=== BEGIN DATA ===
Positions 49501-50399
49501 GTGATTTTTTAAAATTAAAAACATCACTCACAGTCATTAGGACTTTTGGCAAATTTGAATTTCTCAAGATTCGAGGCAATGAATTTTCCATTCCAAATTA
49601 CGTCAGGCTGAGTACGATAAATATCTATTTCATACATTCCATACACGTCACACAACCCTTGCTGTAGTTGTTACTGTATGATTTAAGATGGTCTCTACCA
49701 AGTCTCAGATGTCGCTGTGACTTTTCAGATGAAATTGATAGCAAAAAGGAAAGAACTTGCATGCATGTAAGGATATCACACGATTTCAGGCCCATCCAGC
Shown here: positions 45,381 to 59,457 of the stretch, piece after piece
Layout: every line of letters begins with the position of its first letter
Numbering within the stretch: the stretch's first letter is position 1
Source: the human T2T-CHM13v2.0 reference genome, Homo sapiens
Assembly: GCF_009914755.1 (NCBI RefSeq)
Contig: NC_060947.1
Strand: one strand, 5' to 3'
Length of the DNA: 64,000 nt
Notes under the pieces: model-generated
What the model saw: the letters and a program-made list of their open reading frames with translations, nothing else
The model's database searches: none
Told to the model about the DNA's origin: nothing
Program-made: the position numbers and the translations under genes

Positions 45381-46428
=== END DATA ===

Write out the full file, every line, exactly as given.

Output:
Positions 49501-50399
49501 GTGATTTTTTAAAATTAAAAACATCACTCACAGTCATTAGGACTTTTGGCAAATTTGAATTTCTCAAGATTCGAGGCAATGAATTTTCCATTCCAAATTA
49601 CGTCAGGCTGAGTACGATAAATATCTATTTCATACATTCCATACACGTCACACAACCCTTGCTGTAGTTGTTACTGTATGATTTAAGATGGTCTCTACCA
49701 AGTCTCAGATGTCGCTGTGACTTTTCAGATGAAATTGATAGCAAAAAGGAAAGAACTTGCATGCATGTAAGGATATCACACGATTTCAGGCCCATCCAGC
Shown here: positions 45,381 to 59,457 of the stretch, piece after piece
Layout: every line of letters begins with the position of its first letter
Numbering within the stretch: the stretch's first letter is position 1
Source: the human T2T-CHM13v2.0 reference genome, Homo sapiens
Assembly: GCF_009914755.1 (NCBI RefSeq)
Contig: NC_060947.1
Strand: one strand, 5' to 3'
Length of the DNA: 64,000 nt
Notes under the pieces: model-generated
What the model saw: the letters and a program-made list of their open reading frames with translations, nothing else
The model's database searches: none
Told to the model about the DNA's origin: nothing
Program-made: the position numbers and the translations under genes

Positions 45381-46428